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Ionarts-at-Large: Munich. Lucinda Childs / Kenneth MacMillan

I am trekking through my home town, Munich, to which I had not been for longer than was healthy. Perfect weather (even if the news bemoan the lack of rain) helps to show it from its best side - although I am not sure just which side that is. I do know that I am bound to love a town that is plastered with posters advertising such tantalizing things as: "6. Akademiekonzert: Henze - Mendelssohn - Riehm" or, simply, "Nono! Ligeti! Boulez!". Where there is a report on the Bavarian-wide evening news about the production of the Munich State Ballet, replete with interview of the dancers and footage from the dress rehearsal, filmed earlier that day. (The public classical station may not have many listeners anymore - the remaining ones seem to have drifted to the commercial alternative which successfully offers "Classical music so light, you won't even know you're listening!" - but otherwise culture still seems lovingly at the center of life in this provincial capital in the wild south of the Germanic lands.)

Lucinda Childs - Chamber Symphony - Bavarian State BalletAs it happened so, earlier that day just before noon I was strolling by the Nationaltheater which houses the Staatsoper and Staatsballett (no translations necessary, I assume) and saw people congregating at the house on that beautiful, sunny Friday, and disappearing in its bowels. Before I knew it - looking lost or longing, apparently - I was kindly given an extra ticket to what turned out that dress rehearsal. "Chamber Symphony/Das Lied von der Erde" the ticket said. It was to be my first cultural exposure in Munich in many years, back in the house that stores so many memories for me... that served as the center of my 'second cultural awakening' in 2001.

A double bill of modern ballet was presented. Lucinda Childs' "Chamber Symphony" set to John Adams' work of the same name and Kenneth MacMillan's "Das Lied von der Erde" based on Mahler's unnumbered Symphony set to the chinoiserie poems of Hans Betghe (1876-1946), themselves based on translations and adaptations in Marquis Hervey-Saint-Denys' Poésies de époque des Thangs and then altered by Mahler. If the text is Chinese only trice-removed, conductor Ryusuke Numajiri lovingly plucked the chinoiserie out of the score and let them shine in gentle sunlight. The Bavarian State Orchestra played the Mahler so well that, even lacking some final polishing, it sounded better than most Mahler I've heard in the last few years. In the second movement, Der Einsame im Herbst, it was almost eerie how the strings emerged so audibly as something that, if isolated, Philip Glass would have been proud to call one of his compositions. (An impression that was no doubt supported by the dance and the preceding near-minimalist score of John Adams.) Tenor Kevin Conners contributed more than ably and mezzo Daniela Sindram was marvelous to hear.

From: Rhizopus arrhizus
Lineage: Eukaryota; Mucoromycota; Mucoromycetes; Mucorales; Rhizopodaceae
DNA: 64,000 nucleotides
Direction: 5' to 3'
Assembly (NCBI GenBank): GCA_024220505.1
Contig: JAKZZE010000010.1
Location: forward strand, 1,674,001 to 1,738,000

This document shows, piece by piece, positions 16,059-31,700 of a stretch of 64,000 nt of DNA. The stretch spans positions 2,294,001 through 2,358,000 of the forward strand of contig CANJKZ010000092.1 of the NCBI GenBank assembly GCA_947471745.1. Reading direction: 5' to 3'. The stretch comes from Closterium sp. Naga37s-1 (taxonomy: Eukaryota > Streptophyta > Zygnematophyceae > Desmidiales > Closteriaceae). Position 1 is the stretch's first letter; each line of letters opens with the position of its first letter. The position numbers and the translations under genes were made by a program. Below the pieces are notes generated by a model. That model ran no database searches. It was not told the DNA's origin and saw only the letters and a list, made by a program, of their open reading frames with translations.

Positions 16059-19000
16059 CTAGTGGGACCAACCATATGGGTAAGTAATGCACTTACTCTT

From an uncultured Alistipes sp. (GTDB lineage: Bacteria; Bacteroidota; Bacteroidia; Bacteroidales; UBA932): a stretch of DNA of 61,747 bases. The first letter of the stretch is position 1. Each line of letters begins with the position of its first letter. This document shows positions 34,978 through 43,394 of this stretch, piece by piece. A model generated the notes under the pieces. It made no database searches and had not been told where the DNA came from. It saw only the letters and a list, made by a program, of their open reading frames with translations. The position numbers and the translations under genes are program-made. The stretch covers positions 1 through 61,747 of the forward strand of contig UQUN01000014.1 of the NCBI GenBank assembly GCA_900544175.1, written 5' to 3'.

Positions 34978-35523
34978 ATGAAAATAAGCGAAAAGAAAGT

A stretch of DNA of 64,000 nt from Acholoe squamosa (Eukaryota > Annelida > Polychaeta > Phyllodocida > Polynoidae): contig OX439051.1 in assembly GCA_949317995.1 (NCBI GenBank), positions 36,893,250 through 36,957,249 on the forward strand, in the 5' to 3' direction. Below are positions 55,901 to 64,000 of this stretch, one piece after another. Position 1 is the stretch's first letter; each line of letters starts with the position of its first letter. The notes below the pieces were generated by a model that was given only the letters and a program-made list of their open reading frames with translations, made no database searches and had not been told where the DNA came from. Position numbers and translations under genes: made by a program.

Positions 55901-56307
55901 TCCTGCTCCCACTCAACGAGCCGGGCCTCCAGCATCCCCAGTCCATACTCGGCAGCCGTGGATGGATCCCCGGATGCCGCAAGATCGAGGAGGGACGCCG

Lucinda Childs - Chamber Symphony - Bavarian State BalletMacMillan's 1965 work (premiered in Stuttgart and just now entering the State Ballet's repertoire) is a classic that has barely aged. A free flowing narrative of movement to Mahler's music and text it sets moods (rather than telling a story) subtly in front of the (later added) sets and costumes by Nicholas Georgiadis and John B. Read's lighting design. It features three primary figures: The Man (Roman Lazik), The Eternal - or "Messanger of Death" - (Tigran Mikayelyan) and The Woman (Lucia Lacarra) who alter and interact with different ensembles... all men in Das Trinklied vom Jammer der Erde and Der Trunkene im Frühling; larger ensembles led by the Ballerina in Der Einsame im Herbst and Abschied. The costumes are no longer blue, as they were in pre-Georgiadis set - but are black for The Eternal, who wears a mask à la Phantom of the Opera, light gray for The Woman, dark earth tones for The Man.

The stage is plain and black in fitting contrast to the Ronaldus Shamask set for Lucinda Childs' 1994 creation (written for the Bavarian State Ballet) which is largely set in white and off-white. Shamask, also responsible for the costumes, clad his dancers in the same off-white trousers and dresses with subtle patterns, giving larger scenes the impression of a Jean Paul Gautier designed slumber party. (Not this season, though - JPG is hardly using white for 2007.) The combination of Adams' score and Childs' choreography, had me think of it as "The Rite of the Chamber Spring" - a tame, strangely clinical bacchanal. Sweeping, engaging, infectious movement in "Roadrunner" (the 3rd movement). A small army of dancers marches in to the ominous sounds of the music before they are catapulted into frenzy and action. The first movement ("Mongrel Airs") especially contrasts the squeaking and rumbling music with utter sparseness. Here, as in "Aria with Walking Bass" (2nd movement), the busy minimalism of Childs is most obvious. All dancing seems to happen in sterile silence - not part of the music at all, but rather a commentary on it. If it all looked strangely familiar to me, the program (a luxurious 72-page book with essays, texts, illustrations and pictures) jogged my memory: I had rather unwittingly attended the 2001 premiere of Lucinda Childs' "Händel/Corelli" - also written for the Bavarian State Ballet - which was the first performance of modern ballet that I, a late starter in appreciation of this art, had attended. An auspicious beginning to what I hope will be a cultural odyssey through a few European cities while I am on this side of the Atlantic.